Home » Disaster Law » State of Emergency – What powers does it add?

State of Emergency – What powers does it add?

For the second time in 18 months NSW is under a State of Emergency due to a natural disaster. You can read the wording of the declaration here.

From memory, before the flooding in 2012 there have only been two declarations of a State of Emergency in NSW under the current legislation.

A State of Emergency is declared under the State Emergency and Rescue Management Act to give emergency services extraordinary powers to combat an emergency situation. These powers are usually more extensive than those available to the emergency services under their own acts (in this case the Rural Fires Act).

I thought it might be interesting to do a play by play comparison of the powers under each act. This is necessarily a simplification, if you’re interested or need to use this stuff you need to read each Act, their Regulations or even get legal advice.

A few quick notes. Not all RFS Members are Officers for the purposes of the Act. I’m not sure which rank confers these powers or whether they’re delegated in another fashion, but if anyone knows I’d appreciate it. An Emergency Services Officer for the purposes of the SERM Act include RFS members of or above the position of Deputy Captain.

Coordination and Direction

Under the RFS Act

Who Exercises it?: The Commissioner of the RFS (s44)

What is it’s extent? When a Section 44 bushfire emergency is declared the Commissioner or delegate (in reality, the incident management teams) take control of the bushfire response. Directions can be issued to the RFS, Fire and Rescue NSW, the NSW Police Force and other persons in connection with fire fighting operations. (s45)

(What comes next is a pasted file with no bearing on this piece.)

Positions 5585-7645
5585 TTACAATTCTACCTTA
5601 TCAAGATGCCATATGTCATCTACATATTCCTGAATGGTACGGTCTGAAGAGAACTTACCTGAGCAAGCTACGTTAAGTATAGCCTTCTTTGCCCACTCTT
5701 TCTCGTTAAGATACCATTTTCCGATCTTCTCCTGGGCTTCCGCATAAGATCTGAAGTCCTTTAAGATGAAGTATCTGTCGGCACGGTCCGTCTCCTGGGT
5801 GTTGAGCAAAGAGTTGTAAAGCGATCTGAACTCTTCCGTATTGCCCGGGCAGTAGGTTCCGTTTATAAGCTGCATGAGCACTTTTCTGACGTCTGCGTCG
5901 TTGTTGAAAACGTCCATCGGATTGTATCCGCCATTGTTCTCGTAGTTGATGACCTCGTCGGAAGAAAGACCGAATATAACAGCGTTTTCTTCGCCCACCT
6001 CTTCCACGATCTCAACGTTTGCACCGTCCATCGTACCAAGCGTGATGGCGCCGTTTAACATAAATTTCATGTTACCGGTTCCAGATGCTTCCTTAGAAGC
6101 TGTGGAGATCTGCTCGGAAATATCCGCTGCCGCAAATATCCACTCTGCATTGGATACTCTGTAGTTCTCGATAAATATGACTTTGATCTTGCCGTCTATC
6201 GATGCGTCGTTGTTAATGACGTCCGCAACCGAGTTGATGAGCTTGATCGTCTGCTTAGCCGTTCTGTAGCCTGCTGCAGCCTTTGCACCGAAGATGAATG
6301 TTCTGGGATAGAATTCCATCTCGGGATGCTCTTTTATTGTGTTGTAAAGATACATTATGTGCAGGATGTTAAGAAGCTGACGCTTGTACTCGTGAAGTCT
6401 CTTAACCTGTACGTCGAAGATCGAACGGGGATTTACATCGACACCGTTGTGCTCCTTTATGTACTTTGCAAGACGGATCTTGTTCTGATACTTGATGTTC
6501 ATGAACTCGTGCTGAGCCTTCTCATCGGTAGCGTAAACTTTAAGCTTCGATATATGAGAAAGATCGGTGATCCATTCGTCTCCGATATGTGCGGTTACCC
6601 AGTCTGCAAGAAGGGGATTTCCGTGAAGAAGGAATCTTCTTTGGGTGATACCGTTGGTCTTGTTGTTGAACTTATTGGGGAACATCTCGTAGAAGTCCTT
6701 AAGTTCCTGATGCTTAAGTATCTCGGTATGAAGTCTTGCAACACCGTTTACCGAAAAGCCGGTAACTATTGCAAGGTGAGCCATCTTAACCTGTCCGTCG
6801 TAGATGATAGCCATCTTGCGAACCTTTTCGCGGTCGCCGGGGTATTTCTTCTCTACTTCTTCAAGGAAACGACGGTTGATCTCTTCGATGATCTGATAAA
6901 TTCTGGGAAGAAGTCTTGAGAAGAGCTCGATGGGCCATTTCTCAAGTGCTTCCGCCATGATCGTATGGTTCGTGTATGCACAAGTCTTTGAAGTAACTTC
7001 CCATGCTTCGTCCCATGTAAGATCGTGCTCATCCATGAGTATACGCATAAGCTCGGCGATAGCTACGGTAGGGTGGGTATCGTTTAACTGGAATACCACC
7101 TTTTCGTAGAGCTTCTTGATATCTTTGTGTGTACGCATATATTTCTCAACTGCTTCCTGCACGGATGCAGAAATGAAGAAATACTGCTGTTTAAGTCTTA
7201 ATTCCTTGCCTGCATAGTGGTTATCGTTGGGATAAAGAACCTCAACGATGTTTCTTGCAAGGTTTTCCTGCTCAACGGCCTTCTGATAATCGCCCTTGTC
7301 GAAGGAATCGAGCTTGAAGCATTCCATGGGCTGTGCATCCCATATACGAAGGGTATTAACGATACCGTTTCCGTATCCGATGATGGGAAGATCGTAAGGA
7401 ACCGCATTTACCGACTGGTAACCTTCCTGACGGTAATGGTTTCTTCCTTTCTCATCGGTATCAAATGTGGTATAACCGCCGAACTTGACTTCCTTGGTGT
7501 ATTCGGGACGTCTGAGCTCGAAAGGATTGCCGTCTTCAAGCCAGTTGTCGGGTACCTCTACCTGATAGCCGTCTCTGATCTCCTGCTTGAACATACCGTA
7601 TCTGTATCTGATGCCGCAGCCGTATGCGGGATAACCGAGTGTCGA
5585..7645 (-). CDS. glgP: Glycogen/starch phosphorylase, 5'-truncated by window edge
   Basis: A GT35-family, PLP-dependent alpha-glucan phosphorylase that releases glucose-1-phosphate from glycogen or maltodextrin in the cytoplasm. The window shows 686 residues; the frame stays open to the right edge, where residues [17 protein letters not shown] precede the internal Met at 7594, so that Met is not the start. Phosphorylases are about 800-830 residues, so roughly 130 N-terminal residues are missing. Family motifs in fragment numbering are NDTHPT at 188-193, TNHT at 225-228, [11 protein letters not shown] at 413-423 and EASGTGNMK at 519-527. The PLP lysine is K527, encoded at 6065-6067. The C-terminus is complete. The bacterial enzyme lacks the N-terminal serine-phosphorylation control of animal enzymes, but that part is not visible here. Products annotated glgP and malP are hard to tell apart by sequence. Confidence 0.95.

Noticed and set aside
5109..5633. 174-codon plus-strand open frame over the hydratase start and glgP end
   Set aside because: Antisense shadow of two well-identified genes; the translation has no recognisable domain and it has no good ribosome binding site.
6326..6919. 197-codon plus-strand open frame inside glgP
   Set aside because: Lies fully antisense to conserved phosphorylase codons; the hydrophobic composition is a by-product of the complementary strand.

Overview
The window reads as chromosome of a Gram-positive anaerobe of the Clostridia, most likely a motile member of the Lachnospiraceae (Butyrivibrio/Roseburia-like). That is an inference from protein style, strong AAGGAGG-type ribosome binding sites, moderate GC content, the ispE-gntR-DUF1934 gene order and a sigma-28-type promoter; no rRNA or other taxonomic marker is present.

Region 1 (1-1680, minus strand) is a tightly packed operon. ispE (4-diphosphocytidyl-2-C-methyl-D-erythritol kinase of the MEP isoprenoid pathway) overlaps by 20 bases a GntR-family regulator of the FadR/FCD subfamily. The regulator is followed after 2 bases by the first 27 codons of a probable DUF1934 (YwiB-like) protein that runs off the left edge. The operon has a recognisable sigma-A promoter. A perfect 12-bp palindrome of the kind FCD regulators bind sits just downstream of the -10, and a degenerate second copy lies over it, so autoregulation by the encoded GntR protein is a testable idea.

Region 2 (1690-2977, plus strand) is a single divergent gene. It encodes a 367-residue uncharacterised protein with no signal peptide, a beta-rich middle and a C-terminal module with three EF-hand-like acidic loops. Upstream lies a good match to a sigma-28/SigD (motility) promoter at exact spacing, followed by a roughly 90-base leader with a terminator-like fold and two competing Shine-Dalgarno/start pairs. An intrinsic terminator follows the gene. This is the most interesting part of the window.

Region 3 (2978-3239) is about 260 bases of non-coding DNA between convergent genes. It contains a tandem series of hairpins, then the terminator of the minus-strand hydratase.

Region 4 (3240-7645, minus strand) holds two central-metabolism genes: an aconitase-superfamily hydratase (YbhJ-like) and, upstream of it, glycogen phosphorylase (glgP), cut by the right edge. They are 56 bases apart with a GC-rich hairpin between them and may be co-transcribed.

Under the SERM Act

Who Exercises it?: The Minister

What is it’s extent? The Minister gains the ability to direct the entire resources of government in the emergency response – even if those directions are contrary to other legislation or law (with the exception of the Essential Services Act). (s36)

Comments

In my opinion this is one of the most important provisions of the State of Emergency powers – Michael Eburn covers it in his excellent post on the State of Emergency declaration here.

Evacuation

Under the RFS Act

Who Exercises it? RFS Officers

What is it’s extent? Only if a person, vehicle or thing is interfering with RFS Operations. (s22A)

Under the SERM Act

Who Exercises it?: Emergency Services Officers where authorised by the Minister

What is it’s extent? Evacuate and remain out of the emergency area, these powers include the use of force. (s37)

Comments

The RFS does not have any power to evacuate people for their safety, so if they believe it is necessary They could rely on common law powers of the Police to detain and remove people from an area for their own safety, but a State of Emergency is likely to produce much greater levels of compliance and require less use of force. However this does raise the question of whether the RFS should have the power under their own act to ‘force’ evacuations. The traditional paradigm in community response to fires has been to leave it up to the community to decide. Recently we’ve seen a trend towards strongly advising people to evacuate in the worst fires – and an overall preference to evacuation as the safest measure. The State Emergency Service has significant evacuation powers under their Act in the case of flood emergencies, which can even include the use of force. To give the RFS greater powers to evacuate people would give them more options in the event of a fire without needing to resort to a State of Emergency.